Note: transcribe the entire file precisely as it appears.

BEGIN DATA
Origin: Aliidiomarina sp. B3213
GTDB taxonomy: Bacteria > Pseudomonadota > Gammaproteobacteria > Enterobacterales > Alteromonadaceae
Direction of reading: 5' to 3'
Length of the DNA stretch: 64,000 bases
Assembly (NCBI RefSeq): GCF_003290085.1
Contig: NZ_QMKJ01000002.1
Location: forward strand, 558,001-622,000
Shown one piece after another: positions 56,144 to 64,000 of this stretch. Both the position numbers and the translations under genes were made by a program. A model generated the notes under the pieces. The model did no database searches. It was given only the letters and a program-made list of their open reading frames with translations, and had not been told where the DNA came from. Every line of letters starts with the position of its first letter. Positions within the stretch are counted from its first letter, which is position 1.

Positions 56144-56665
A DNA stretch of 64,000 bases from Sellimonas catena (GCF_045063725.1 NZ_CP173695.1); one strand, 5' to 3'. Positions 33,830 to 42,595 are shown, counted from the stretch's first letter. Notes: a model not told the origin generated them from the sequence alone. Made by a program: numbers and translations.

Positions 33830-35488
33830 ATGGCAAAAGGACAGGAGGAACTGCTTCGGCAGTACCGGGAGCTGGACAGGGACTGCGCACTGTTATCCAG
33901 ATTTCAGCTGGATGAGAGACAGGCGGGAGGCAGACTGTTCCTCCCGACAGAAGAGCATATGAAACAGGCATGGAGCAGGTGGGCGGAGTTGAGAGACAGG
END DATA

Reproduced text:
Origin: Aliidiomarina sp. B3213
GTDB taxonomy: Bacteria > Pseudomonadota > Gammaproteobacteria > Enterobacterales > Alteromonadaceae
Direction of reading: 5' to 3'
Length of the DNA stretch: 64,000 bases
Assembly (NCBI RefSeq): GCF_003290085.1
Contig: NZ_QMKJ01000002.1
Location: forward strand, 558,001-622,000
Shown one piece after another: positions 56,144 to 64,000 of this stretch. Both the position numbers and the translations under genes were made by a program. A model generated the notes under the pieces. The model did no database searches. It was given only the letters and a program-made list of their open reading frames with translations, and had not been told where the DNA came from. Every line of letters starts with the position of its first letter. Positions within the stretch are counted from its first letter, which is position 1.

Positions 56144-56665
A DNA stretch of 64,000 bases from Sellimonas catena (GCF_045063725.1 NZ_CP173695.1); one strand, 5' to 3'. Positions 33,830 to 42,595 are shown, counted from the stretch's first letter. Notes: a model not told the origin generated them from the sequence alone. Made by a program: numbers and translations.

Positions 33830-35488
33830 ATGGCAAAAGGACAGGAGGAACTGCTTCGGCAGTACCGGGAGCTGGACAGGGACTGCGCACTGTTATCCAG
33901 ATTTCAGCTGGATGAGAGACAGGCGGGAGGCAGACTGTTCCTCCCGACAGAAGAGCATATGAAACAGGCATGGAGCAGGTGGGCGGAGTTGAGAGACAGG